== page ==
Meet Luck Pierre Ndaye the coffee man of Ngor Island. His kiosk overlooking Ngor right, is the launch point for one of Dakar, Senegal's most popular waves. He serves coffees known as Café Touba, and curios to the passing surf trade. On a normal day, the place will be swarming with traveling surfers, surf schools and local rippers all seeking their daily stoke from the nuggety runners over the urchin encrusted reef.
As you can imagine, the Covid-19 crisis has all about destroyed Luck Pierre's livelihood.
Mami Wata ambassador Alan van Gysen chatted to Luck Pierre on a recent trip to Senegal and enjoyed one of his, as Alan describes: "super strong coffees” and conducted a short interview.
Luck Pierre has made a living in Ngor for the last 29 years. He’s from the Serer tribe, and is originally from a small island near Joal Fadiout, a town further South down the Senegalese coast. A djembe player by trade, he came to Ngor to teach djembe to a group French students for 5 days and remained. He became a disciple of M'Baye Fall, a Muslim sect popular in West Africa, that values hard work as an expression of their piety. Members of the Baye Fall dress in colourful clothes, wear their hair in dreadlocks which are called 'ndiange' meaning strong hair.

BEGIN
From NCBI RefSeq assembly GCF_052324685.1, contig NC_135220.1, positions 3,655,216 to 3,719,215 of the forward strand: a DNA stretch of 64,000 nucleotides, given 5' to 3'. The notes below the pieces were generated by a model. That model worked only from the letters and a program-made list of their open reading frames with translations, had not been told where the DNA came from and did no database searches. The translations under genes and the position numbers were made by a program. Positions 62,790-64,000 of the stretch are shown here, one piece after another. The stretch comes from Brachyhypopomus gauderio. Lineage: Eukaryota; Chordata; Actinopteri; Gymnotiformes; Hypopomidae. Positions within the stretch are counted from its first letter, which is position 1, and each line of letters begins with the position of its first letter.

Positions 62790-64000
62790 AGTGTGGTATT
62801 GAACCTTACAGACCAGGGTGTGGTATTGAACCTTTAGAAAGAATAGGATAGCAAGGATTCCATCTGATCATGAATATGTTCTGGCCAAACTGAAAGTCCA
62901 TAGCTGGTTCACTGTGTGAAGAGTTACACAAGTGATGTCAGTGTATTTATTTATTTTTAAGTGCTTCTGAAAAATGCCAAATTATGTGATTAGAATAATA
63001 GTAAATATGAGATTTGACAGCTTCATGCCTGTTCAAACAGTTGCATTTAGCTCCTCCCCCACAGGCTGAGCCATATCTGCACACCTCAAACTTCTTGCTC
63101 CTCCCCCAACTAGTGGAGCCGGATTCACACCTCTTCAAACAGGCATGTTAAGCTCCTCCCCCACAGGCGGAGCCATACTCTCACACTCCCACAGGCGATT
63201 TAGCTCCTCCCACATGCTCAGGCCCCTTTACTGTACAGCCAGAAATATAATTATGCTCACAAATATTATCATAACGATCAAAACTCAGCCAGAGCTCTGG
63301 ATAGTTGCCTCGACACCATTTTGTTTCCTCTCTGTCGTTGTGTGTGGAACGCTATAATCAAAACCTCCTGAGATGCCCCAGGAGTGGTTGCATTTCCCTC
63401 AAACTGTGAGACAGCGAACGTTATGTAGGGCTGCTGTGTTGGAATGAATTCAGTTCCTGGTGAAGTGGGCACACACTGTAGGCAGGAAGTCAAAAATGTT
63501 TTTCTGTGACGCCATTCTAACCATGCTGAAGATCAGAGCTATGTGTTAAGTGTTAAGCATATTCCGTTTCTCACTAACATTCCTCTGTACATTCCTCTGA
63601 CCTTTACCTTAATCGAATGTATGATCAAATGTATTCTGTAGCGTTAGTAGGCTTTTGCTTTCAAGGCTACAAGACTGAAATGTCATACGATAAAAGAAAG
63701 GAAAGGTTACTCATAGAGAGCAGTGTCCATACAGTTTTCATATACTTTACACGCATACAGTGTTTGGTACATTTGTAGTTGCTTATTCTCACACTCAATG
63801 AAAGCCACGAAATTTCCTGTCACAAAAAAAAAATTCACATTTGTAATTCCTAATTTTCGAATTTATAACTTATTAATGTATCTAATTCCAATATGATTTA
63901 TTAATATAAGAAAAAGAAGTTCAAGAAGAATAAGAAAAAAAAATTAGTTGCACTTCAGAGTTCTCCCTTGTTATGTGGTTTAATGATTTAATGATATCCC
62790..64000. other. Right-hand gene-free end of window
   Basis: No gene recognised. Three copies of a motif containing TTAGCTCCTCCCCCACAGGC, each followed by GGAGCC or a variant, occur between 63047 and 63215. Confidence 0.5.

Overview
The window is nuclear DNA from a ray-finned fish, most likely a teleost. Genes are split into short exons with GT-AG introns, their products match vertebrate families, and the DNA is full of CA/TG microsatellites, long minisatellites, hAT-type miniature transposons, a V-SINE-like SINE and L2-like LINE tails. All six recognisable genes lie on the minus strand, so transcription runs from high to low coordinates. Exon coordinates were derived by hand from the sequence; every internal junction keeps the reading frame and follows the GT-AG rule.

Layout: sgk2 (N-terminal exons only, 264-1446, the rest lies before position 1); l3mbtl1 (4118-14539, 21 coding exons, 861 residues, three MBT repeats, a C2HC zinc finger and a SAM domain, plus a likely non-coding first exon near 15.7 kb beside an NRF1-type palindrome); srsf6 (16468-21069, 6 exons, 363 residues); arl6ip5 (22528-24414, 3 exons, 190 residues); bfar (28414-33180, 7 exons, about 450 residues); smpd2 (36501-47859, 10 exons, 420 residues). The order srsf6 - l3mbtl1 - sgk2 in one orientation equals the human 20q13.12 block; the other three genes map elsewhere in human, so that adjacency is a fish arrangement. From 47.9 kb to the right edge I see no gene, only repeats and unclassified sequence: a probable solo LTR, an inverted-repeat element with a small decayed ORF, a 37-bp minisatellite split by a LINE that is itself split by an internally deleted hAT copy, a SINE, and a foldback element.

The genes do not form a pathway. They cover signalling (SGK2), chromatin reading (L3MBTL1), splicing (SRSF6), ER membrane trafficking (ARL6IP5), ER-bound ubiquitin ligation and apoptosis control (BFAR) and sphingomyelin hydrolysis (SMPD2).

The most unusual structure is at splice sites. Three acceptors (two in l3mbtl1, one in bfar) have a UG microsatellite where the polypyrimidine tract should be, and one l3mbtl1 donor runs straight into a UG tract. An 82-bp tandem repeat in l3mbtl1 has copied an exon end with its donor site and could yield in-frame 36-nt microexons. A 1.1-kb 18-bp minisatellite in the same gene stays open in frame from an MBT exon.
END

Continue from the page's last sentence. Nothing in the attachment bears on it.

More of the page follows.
Luck Pierre's coffee and curio kiosk is a popular landmark of the Ngor surf community. Through Mami Wata's Elbow Project we want to help grassroots African surf entrepreneurs affected by the Covid-19 crisis, so we're donating 100% of our profits to support people like Luck Pierre.
Over to you. Let's bump it!
Words: Andy Davis
Photographs: Alan van Gysen